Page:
by Sherry Lipp
If there’s one thing there’s never been a shortage since the 1973 classic The Exorcist, it’s films about demonic possession. I won’t say it’s not a good topic for horror storytelling but, in some ways, if you’ve seen one you’ve seen them all. There’s a certain set of familiar plot devices all these films seem to cycle through, with the only way to differentiate one from the other is to create interesting characters or a cool twist. Unfortunately, the exorcism film du jour, Deliver Us from Evil, fails to provide either.
Deliver Us from Evil is “based on the true story” (of course) of NYPD cop Ralph Sarchie (Eric Bana). One thing that does set this film apart from most exorcism films is that neither Sarchie nor anyone in his family is the one who is possessed. In fact the film gets off to a suitably thrilling start as Sarchie and his partner, Butler (Joel McHale), investigate a series of odd events that are plaguing New York City. Particularly effective is an afterhours search for a woman who had just tossed her toddler into the lion’s den in the Bronx Zoo. But after a tense and quickly paced first act, the film grinds to a halt as Sarchie begins to suspect otherworldly influences on the mysterious crimes.
McHale, who gives a lively performance as Sarchie’s wise-cracking, adrenaline-junkie partner, practically drops out of the film once Sarchie hooks up with Father Mendoza (Èdgar Ramirez). Mendoza is an expert in demonology and also a personal acquaintance of the woman Sarchie and Butler were searching for in the zoo. However, Mendoza’s pre-possession friendship with the woman ultimately doesn’t mean anything to the story. One of the main problems here is that the pieces don’t fit together in an interesting way. The film simply plods through the paces until the inevitable climactic exorcism at the end.
Deliver Us from Evil provides one of the most ludicrous explanations for demonic possession I have seen. The demon enters the victim simply because they read an evil inscription. In this case some servicemen serving in Iraq stumble across the inscription in a cave and bring the demons back home after they are discharged from the military. In a completely manufactured effort to connect all these unrelated pieces together, and to give Sarchie a personal stake in the matter, Sarchie’s wife (Olivia Munn) and young daughter (Lulu Wilson) become targets of the demon. I don’t want to give anything away, but their inclusion in all of this feels forced and doesn’t make a whole lot of sense even in the extraordinary circumstances.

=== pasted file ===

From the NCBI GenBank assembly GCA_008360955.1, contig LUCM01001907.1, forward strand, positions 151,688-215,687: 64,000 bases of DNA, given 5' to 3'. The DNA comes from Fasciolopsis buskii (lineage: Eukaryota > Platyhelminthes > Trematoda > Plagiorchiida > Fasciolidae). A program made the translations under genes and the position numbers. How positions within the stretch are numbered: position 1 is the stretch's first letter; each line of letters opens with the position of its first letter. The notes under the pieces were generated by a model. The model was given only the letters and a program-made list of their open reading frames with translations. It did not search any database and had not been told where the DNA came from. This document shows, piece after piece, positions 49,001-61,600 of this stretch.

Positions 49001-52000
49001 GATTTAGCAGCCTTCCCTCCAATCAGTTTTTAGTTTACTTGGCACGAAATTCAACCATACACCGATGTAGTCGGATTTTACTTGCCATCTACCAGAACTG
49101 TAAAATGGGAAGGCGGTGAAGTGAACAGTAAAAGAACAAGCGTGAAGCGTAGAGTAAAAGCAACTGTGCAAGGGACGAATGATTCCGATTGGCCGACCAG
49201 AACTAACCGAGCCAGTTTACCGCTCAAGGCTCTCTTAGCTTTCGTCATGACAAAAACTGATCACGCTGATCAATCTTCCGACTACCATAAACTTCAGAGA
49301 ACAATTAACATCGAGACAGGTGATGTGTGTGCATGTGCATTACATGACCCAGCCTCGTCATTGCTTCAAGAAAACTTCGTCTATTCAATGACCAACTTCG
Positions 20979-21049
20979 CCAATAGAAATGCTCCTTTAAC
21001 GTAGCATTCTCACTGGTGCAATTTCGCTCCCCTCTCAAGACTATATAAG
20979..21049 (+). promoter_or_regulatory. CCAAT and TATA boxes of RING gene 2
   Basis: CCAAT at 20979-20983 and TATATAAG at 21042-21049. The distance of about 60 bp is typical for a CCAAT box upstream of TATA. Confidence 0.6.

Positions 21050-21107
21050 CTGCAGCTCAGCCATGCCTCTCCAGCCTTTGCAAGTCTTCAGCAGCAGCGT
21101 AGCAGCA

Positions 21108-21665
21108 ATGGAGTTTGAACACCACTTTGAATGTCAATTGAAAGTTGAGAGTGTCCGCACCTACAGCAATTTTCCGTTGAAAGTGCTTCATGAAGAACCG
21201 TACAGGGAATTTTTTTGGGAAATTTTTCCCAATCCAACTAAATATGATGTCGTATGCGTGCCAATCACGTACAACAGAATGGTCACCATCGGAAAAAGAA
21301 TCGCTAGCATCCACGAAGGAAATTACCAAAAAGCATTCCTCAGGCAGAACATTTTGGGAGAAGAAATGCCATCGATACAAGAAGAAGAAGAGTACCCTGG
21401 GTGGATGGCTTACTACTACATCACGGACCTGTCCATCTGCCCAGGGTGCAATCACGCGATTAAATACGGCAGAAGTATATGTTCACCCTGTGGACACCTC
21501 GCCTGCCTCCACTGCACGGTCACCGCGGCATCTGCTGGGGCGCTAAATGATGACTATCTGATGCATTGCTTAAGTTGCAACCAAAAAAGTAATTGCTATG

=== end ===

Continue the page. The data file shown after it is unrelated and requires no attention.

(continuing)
It should also it be mentioned that this film uses the music of The Doors as a motif for demonic possession in this film. The film goes so far as to practically implicate The Doors music as being a conduit for these demons to enter our world. The woman in the zoo mutters lyrics from “Break on Through,” Sarchie sees lyrics quoted on a bathroom mirror, the jukebox in the bar plays a Doors song, and eventually Sarchie begins to hear Doors music in his head. Why? I have no idea. The film offesr no explanation other than the name The Doors might imply an opening to another dimension, as might the lyrics to “Break on Through.” Personally, I found the whole motif odd, somewhat disrespectful to the band and their music, and ultimately inconsequential to the story.
It’s a shame this film fell apart after its fun first act. Every convention has become so familiar in this increasingly overused genre that the film ceases to be scary at all. It’s like the script follows a playbook, with the writer checking off plot points from a list. “That’s step number six,” Father Mendoza calls out as he and Sarchie attempt to rid one of the afflicted of their demon. It’s a good thing these demons follow the rules. Honestly, I have trouble recommending this film even to those who are diehard fans of the genre. I would say the first half is worth watching, and McHale’s performance adds some fun to the film, but it’s not enough to save this dud of a horror film.